Carlson PE, Bourgis AET, Hagan AK, and Hanna PC. 2015. Global gene expression by Bacillus anthracis during growth in mammalian blood. Pathog Dis73:ftv061.
38.
Carlson PE, Carr KA, Janes BK, Anderson EC, and Hanna PC. 2009. Transcriptional profiling of Bacillus anthracis Sterne (34F2) during iron starvation. PLoS One4:e6988.
39.
Bergman NH, Anderson EC, Swenson EE, Janes BK, Fisher N, Niemeyer MM, Miyoshi AD, and Hanna PC. 2007. Transcriptional profiling of Bacillus anthracis during infection of host macrophages. Infect Immun75:3434–3444.
40.
Altschul SF, Madden TL, Schäffer AA, Zhang J, Zhang Z, Miller W, and Lipman DJ. 1997. Gapped BLAST and PSI-BLAST: a new generation of protein database search programs. Nucleic Acids Res25:3389–3402.
41.
Janes BK and Stibitz S. 2006. Routine markerless gene replacement in Bacillus anthracis. Infect Immun74:1949–1953.
42.
Arnow LE. 1937. Colorimetric determination of the components of 3,4-dihydroxyphenylalaninetyrosine mixtures. J Biol Chem118:531–537.
43.
Nusca TD, Kim Y, Maltseva N, Lee JY, Eschenfeldt W, Stols L, Schofield MM, Scaglione JB, Dixon SD, Oves-Costales D, Challis GL, Hanna PC, Pfleger BF, Joachimiak A, and Sherman DH. 2012. Functional and structural analysis of the siderophore synthetase AsbB through reconstitution of the petrobactin biosynthetic pathway from Bacillus anthracis. J Biol Chem287:16058–16072.
44.
Huang MZ, Cheng SC, Cho YT, and Shiea J. 2011. Ambient ionization mass spectrometry: a tutorial. Anal Chim Acta702:1–15.
45.
Kaneko Y, Thoendel M, Olakanmi O, Britigan BE, and Singh PK. 2007. The transition metal gallium disrupts Pseudomonas aeruginosa iron metabolism and has antimicrobial and antibiofilm activity. J Clin Invest117:877–888.
46.
Lee JY, Janes BK, Passalacqua KD, Pfleger BF, Bergman NH, Liu H, Håkansson K, Somu RV, Aldrich CC, Cendrowski S, Hanna PC, and Sherman DH. 2007. Biosynthetic analysis of the petrobactin siderophore pathway from Bacillus anthracis. J Bacteriol189:1698–1710.
47.
Pfleger BF, Kim Y, Nusca TD, Maltseva N, Lee JY, Rath CM, Scaglione JB, Janes BK, Anderson EC, Bergman NH, Hanna PC, Joachimiak A, and Sherman DH. 2008. Structural and functional analysis of AsbF: origin of the stealth 3,4-dihydroxybenzoic acid subunit for petrobactin biosynthesis. Proc Natl Acad Sci U S A105:17133–17138.
48.
Fox DT, Hotta K, Kim CY, and Koppisch AT. 2008. The missing link in petrobactin biosynthesis: asbF encodes a (−)-3-dehydroshikimate dehydratase. Biochemistry47:12251–12253.
49.
Heffernan BJ, Thomason B, Herring-Palmer A, and Hanna P. 2007. Bacillus anthracis anthrolysin O and three phospholipases C are functionally redundant in a murine model of inhalation anthrax. FEMS Microbiol Lett271:98–105.
50.
Kelley LA and Sternberg MJE. 2009. Protein structure prediction on the Web: a case study using the Phyre server. Nat Protoc4:363–371.
51.
Kelley LA, Mezulis S, Yates CM, Wass MN, and Sternberg MJ. 2015. The Phyre2 web portal for protein modelling, prediction and analysis. Nat Protoc10:845–858.
52.
Frost GE and Rosenberg H. 1973. The inducible citrate-dependent iron transport system in Escherichia coli K-12. Biochim Biophys Acta330:90–101.
53.
Hantke K. 1990. Dihydroxybenzoylserine—a siderophore for E. coli. FEMS Microbiol Lett55:5–8.
54.
Grootveld M, Bell JD, Halliwell B, Aruoma OI, Bomford A, and Sadler PJ. 1989. Non-transferrin-bound iron in plasma or serum from patients with idiopathic hemochromatosis. Characterization by high performance liquid chromatography and nuclear magnetic resonance spectroscopy. J Biol Chem264:4417–4422.
55.
Wilson MK, Abergel RJ, Arceneaux JEL, Raymond KN, and Byers BR. 2010. Temporal production of the two Bacillus anthracis siderophores, petrobactin and bacillibactin. Biometals23:129–134.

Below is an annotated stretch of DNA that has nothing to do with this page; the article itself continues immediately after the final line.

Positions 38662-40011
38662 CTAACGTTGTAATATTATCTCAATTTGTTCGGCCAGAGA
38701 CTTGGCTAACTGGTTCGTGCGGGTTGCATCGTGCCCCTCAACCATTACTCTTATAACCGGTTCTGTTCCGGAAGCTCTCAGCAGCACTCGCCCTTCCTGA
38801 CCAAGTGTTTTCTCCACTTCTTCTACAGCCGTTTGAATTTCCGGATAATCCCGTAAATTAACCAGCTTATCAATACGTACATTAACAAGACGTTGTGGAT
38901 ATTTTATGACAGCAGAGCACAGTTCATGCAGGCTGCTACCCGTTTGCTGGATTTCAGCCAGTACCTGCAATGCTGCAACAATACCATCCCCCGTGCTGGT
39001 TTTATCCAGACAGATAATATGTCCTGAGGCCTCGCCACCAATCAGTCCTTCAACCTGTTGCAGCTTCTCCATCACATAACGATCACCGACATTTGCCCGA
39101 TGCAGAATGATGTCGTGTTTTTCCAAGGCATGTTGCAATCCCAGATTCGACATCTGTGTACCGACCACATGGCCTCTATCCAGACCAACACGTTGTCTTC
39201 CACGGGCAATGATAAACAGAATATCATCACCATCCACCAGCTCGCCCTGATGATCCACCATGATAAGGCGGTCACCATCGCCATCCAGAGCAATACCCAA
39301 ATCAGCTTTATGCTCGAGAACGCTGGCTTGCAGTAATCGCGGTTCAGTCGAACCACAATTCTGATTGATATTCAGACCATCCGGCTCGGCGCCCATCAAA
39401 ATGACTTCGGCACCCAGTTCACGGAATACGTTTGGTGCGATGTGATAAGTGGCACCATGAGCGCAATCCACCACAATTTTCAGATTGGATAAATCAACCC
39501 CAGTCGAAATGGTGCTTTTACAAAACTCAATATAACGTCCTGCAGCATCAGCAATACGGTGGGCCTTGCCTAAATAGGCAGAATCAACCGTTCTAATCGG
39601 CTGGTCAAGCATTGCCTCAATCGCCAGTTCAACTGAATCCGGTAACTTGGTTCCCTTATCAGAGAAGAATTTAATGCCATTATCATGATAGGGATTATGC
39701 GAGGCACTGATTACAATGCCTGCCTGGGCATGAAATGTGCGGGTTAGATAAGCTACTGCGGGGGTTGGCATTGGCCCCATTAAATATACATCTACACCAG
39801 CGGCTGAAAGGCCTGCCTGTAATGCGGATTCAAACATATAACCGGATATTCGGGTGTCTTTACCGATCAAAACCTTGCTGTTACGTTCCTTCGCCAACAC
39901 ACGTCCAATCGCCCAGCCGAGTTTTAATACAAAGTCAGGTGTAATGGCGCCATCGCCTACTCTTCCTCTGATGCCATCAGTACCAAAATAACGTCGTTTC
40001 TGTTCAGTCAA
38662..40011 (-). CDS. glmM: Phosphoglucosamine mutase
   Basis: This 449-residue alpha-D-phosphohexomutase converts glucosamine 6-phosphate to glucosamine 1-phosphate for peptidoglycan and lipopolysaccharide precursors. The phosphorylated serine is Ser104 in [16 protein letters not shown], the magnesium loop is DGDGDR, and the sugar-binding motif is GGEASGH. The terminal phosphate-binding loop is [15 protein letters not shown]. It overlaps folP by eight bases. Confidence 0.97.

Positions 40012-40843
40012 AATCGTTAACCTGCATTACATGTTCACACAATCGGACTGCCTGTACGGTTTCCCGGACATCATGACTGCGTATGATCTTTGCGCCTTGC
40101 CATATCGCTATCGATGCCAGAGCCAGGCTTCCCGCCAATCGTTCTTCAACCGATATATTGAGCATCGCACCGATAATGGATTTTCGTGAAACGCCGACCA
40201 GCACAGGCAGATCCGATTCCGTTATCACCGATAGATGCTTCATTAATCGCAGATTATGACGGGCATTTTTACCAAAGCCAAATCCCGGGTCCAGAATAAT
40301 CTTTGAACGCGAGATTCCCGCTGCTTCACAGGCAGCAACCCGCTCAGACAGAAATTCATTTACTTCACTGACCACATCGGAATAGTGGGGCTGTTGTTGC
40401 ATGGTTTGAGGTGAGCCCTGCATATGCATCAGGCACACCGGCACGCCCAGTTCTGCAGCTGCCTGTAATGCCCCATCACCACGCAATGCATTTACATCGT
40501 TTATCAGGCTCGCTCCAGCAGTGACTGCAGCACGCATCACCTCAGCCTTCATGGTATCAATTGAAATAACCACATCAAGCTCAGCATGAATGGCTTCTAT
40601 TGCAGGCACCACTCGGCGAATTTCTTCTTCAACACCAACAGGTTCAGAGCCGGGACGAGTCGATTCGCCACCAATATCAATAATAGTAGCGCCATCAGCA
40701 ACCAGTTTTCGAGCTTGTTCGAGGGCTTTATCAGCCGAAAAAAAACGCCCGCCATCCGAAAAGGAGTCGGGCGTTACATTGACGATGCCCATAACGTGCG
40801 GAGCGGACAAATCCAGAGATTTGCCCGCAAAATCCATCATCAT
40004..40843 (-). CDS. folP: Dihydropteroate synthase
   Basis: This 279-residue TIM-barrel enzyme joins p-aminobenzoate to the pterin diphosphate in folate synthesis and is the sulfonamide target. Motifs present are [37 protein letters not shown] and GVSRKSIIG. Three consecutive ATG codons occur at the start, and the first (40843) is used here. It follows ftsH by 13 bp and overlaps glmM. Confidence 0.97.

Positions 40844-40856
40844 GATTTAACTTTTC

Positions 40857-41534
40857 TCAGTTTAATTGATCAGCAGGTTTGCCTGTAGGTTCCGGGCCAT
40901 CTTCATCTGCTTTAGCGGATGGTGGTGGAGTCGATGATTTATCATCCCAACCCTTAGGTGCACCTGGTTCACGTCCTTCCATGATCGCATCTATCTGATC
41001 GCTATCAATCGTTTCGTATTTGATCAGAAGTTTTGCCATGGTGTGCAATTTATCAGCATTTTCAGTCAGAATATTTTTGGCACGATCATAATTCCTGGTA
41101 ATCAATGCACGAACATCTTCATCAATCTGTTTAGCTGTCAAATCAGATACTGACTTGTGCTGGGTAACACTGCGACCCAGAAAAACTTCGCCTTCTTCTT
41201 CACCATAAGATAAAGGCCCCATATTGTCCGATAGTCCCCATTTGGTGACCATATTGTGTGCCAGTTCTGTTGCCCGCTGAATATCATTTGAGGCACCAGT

56.
Okujo N, Saito M, Yamamoto S, Yoshida T, Miyoshi S, and Shinoda S. 1994. Structure of vulnibactin, a new polyamine-containing siderophore from Vibrio vulnificus. Biometals7:109–116.
57.
Caza M, Lépine F, and Dozois CM. 2011. Secretion, but not overall synthesis, of catecholate siderophores contributes to virulence of extraintestinal pathogenic Escherichia coli. Mol Microbiol80:266–282.
58.
Wilson MJ, Carlson PE, Janes BK, and Hanna PC. 2012. Membrane topology of the Bacillus anthracis GerH germinant receptor proteins. J Bacteriol194:1369–1377.
59.
Passalacqua KD and Bergman NH. 2006. Bacillus anthracis: interactions with the host and establishment of inhalational anthrax. Future Microbiol1:397–415.
60.
Elvebak LE II. 2002. GMSU/QC—Gubbs Mass Spec Utilities. Gubbs, Inc, Alpharetta, GA. https://www.gubbsinc.com/GMSUtilities_01.html .

Information & Contributors

Information

Published In

cover image mBio
mBio
Volume 8Number 58 November 2017
eLocator: 10.1128/mbio.01238-17
Editor: Eric A. Johnson, University of Wisconsin—Madison

History

Received: 14 July 2017
Accepted: 7 August 2017
Published online: 12 September 2017

Keywords

  1. Bacillus anthracis
  2. iron acquisition
  3. siderophores
  4. transporters

Contributors

Authors

A. K. Hagan
Department of Microbiology and Immunology, University of Michigan, Ann Arbor, Michigan, USA
A. Tripathi
Life Sciences Institute, Department of Medicinal Chemistry, University of Michigan, Ann Arbor, Michigan, USA
D. Berger
Department of Microbiology and Immunology, University of Michigan, Ann Arbor, Michigan, USA
D. H. Sherman
Life Sciences Institute, Department of Medicinal Chemistry, Department of Chemistry, Department of Microbiology and Immunology, University of Michigan, Ann Arbor, Michigan, USA
P. C. Hanna
Department of Microbiology and Immunology, University of Michigan, Ann Arbor, Michigan, USA

Editor

Eric A. Johnson
Editor
University of Wisconsin—Madison

Notes

Address correspondence to A. Tripathi, [email protected], D. H. Sherman, [email protected], or P. C. Hanna, [email protected].

Metrics & Citations

Metrics

Note:

  • For recently published articles, the TOTAL download count will appear as zero until a new month starts.
  • There is a 3- to 4-day delay in article usage, so article usage will not appear immediately after publication.
  • Citation counts come from the Crossref Cited by service.

Citations

If you have the appropriate software installed, you can download article citation data to the citation manager of your choice. For an editable text file, please select Medlars format which will download as a .txt file. Simply select your manager software from the list below and click Download.

View Options

Figures and Media

Figures

Media

Tables

Share

Share

Share the article link

Share with email

Email a colleague

Share on social media

American Society for Microbiology ("ASM") is committed to maintaining your confidence and trust with respect to the information we collect from you on websites owned and operated by ASM ("ASM Web Sites") and other sources. This Privacy Policy sets forth the information we collect about you, how we use this information and the choices you have about how we use such information.
FIND OUT MORE about the privacy policy